2016 fantasy football depth charts: Tampa Bay Buccaneers
(Editor’s note: As we lead up to the season, Director of PFF Fantasy Jeff Ratcliffe is breaking down each team’s depth chart from a fantasy perspective. Catch up on the work so far here.)
With a young roster and new head coach Dirk Koetter, the Tampa Bay Buccaneers are a team that is potentially on the rise. Last year’s Tampa Bay squad ranked fifth in the league in yards per game, which was a significant improvement from their 30th-place finish in 2014.
A big part of the Bucs’ turnaround can be attributed to the No. 1 overall pick in 2015, Jameis Winston. We predicted Winston would top 4,000 passing yards in his rookie season, and we were right. But let’s be clear that it wasn’t a stellar debut season for the former first overall pick. Our analysts ranked Winston as the No. 19 starter at a below-average player grade, and he completed just 58.4 percent of his throws, which ranked lowest among all full-time starters.
But you don’t always have to be great on the field to put up strong fantasy numbers. Winston finished 13th in fantasy scoring, thanks in part to six rushing touchdowns, which was second at the position. Expect this number to regress, as running the football isn’t really part of Winston’s game. Ultimately, it’s a ceiling/floor issue with Winston. He certainly has a borderline QB1 ceiling, but his floor is at the tail end of the QB2s.
Winston’s top target is another former top-10 pick in Mike Evans. Much of the talk surrounding Evans this offseason has dealt with his shaky hands. Sure, he dropped 15 balls last year, but drops tend to be an overrated stat for fantasy purposes. Volume is the name of the game in fantasy football, and only Antonio Brown, Julio Jones, DeAndre Hopkins, and Brandon Marshall saw a higher percentage of their team’s targets than Evans did last season. He also tied for fourth in deep targets with 34. Evans is a good bet to remain one of the most heavily targeted receivers in the league. As such, he deserves WR1 consideration on fantasy draft day.
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Veteran Vincent Jackson re-signed with the team in the offseason. Entering his age-33 season, Jackson is far removed from his days as the Bucs’ top target. That being said, he’s a strong complement to Evans and figures to remain a factor in the Tampa passing game. Let’s not forget that he’s just one season removed from topping 1,000 yards, and has enough left in the tank for Tampa to resign him in the offseason. He isn’t a sexy fantasy pick, but Jackson is a player who is capable of putting up WR4 numbers.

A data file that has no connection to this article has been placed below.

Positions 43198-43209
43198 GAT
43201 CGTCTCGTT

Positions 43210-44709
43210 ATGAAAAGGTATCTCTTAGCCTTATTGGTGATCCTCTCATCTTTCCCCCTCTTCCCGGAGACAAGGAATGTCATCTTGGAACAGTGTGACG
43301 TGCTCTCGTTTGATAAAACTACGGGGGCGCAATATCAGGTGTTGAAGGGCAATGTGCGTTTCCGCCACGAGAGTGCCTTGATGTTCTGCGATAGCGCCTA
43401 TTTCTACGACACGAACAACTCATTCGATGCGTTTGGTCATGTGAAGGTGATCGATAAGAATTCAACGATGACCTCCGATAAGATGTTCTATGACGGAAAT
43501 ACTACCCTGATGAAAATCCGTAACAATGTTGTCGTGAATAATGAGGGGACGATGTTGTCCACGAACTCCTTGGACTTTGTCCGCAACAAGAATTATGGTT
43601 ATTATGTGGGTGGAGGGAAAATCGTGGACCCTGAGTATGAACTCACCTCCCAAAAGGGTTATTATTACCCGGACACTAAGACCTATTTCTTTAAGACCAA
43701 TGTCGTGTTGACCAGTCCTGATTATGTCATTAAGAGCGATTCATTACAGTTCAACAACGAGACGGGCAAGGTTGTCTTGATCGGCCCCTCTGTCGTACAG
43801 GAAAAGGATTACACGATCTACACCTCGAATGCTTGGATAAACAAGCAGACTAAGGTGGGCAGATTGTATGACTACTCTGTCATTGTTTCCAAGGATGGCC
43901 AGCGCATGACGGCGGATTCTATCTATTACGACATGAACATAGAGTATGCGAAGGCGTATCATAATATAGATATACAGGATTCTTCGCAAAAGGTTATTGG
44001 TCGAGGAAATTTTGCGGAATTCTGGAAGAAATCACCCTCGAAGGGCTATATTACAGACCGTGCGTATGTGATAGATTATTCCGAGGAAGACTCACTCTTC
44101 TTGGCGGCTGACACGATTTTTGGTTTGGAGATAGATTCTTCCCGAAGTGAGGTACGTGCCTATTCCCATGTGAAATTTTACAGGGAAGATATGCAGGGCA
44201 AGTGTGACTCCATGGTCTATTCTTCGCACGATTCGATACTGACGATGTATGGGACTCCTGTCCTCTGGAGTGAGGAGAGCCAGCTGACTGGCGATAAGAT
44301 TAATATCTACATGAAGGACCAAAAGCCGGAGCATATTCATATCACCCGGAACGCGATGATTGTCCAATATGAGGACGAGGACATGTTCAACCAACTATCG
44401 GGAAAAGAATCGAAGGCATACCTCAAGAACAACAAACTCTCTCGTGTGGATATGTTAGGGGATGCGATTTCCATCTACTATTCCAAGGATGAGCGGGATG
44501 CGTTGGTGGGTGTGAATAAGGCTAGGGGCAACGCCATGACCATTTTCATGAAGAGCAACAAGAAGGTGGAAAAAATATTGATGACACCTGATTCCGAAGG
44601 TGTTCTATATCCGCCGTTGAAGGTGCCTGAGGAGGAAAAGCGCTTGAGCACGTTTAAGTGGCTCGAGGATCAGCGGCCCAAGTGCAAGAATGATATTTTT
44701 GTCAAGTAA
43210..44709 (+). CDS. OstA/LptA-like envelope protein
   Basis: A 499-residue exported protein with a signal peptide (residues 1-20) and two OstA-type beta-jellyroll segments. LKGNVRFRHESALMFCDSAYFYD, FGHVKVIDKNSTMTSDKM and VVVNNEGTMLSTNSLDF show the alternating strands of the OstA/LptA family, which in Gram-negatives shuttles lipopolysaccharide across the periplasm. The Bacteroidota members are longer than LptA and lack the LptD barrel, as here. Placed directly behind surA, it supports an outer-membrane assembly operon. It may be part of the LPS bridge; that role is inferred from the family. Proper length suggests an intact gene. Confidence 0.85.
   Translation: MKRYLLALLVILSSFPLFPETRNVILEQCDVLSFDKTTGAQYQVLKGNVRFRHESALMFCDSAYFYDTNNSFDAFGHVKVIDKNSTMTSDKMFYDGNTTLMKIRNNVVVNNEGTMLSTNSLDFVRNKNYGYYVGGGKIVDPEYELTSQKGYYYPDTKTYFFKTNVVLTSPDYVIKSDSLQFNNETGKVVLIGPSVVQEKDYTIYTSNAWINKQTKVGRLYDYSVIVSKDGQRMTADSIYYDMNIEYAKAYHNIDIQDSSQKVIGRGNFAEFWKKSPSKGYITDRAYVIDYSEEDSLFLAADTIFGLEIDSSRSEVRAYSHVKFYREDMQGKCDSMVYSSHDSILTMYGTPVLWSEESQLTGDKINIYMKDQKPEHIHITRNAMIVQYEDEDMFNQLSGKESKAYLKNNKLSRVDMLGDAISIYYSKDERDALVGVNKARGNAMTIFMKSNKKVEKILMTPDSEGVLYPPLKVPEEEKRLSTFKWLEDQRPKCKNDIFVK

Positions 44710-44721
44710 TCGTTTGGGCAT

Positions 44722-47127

Louis Murphy is the early front-runner for the No. 3 duties. Murphy had an interesting offseason and is coming off a torn ACL. He isn’t likely to surface on the fantasy radar. While second-year man Kenny Bell once looked destined for the job, some believe he’s now on the roster bubble.
The Bucs have some questions at tight end entering training camp. Austin Seferian-Jenkins is a player who generated some fantasy buzz early in the offseason. While there’s a lot to like about the big-bodied tight end out of Washington, he has managed to play just 16 games in his first two seasons, and to make matters worse, Koetter removed Seferian-Jenkins from offseason practice. Seferian-Jenkins is a good bet to be on the Bucs roster in Week 1, but there’s a chance he isn’t the starter. Cameron Brate flashed last season and is certainly in the mix. Seferian-Jenkins’ fantasy arrow is pointing down.
The Bucs especially improved in the run game last year, averaging 135.1 yards per game, which was nearly 50 more yards per game than their 2014 average. To see the fantasy impact of their improvements, we need to look no further than Doug Martin. He finished third in fantasy scoring last year, but was outside of the top-45 in the previous two seasons. To be fair, Martin was banged up in the latter parts of 2013 and 2014, but the difference is still eye-opening. Last year, Martin was one of the most impressive backs in the league, leading the position with 67 missed tackles caused. Only Todd Gurley had runs of 15-plus yards more frequently than Martin. Long runs accounted for 42.1 percent of his yardage total. He also ranked third in yards after contact per attempt.
While Martin is certainly worthy of RB1 consideration, his limited work as a receiver keeps him in the back end of that tier. Charles Sims will continue to serve as the main passing down back. Despite playing a complementary role to Martin, Sims managed to finish tied for 21st in standard scoring and 16th in PPR scoring last season. He didn’t do much damage on the ground, managing just 106 carries and only three games with double-digit carries. However, only six running backs saw more targets, and Sims’ 2.23 yards per route run ranked third among running backs. He was also one of the most elusive backs in the league, forcing a missed tackle on 23.4 percent of his touches last season. Only two running backs forced a missed tackle more frequently. With Martin entrenched as the early-down back, Sims’ fantasy upside is capped in standard scoring. However, he’ll continue to be heavily targeted and makes for a solid RB2 in PPR leagues.
The Bucs addressed their need at pass-rusher with the selection of Noah Spence in April’s draft. Spence isn’t on the IDP radar just yet, but he’s an interesting player who is worth monitoring. Those in DT-required leagues will want to consider Gerald McCoy. He’s a mid-pack DT1. At linebacker, Lavonte David remains entrenched as an elite fantasy option. Second-year man Kwon Alexander had an up-and-down rookie year, but he proved to be a productive IDP asset. Alexander should be considered an LB3-plus.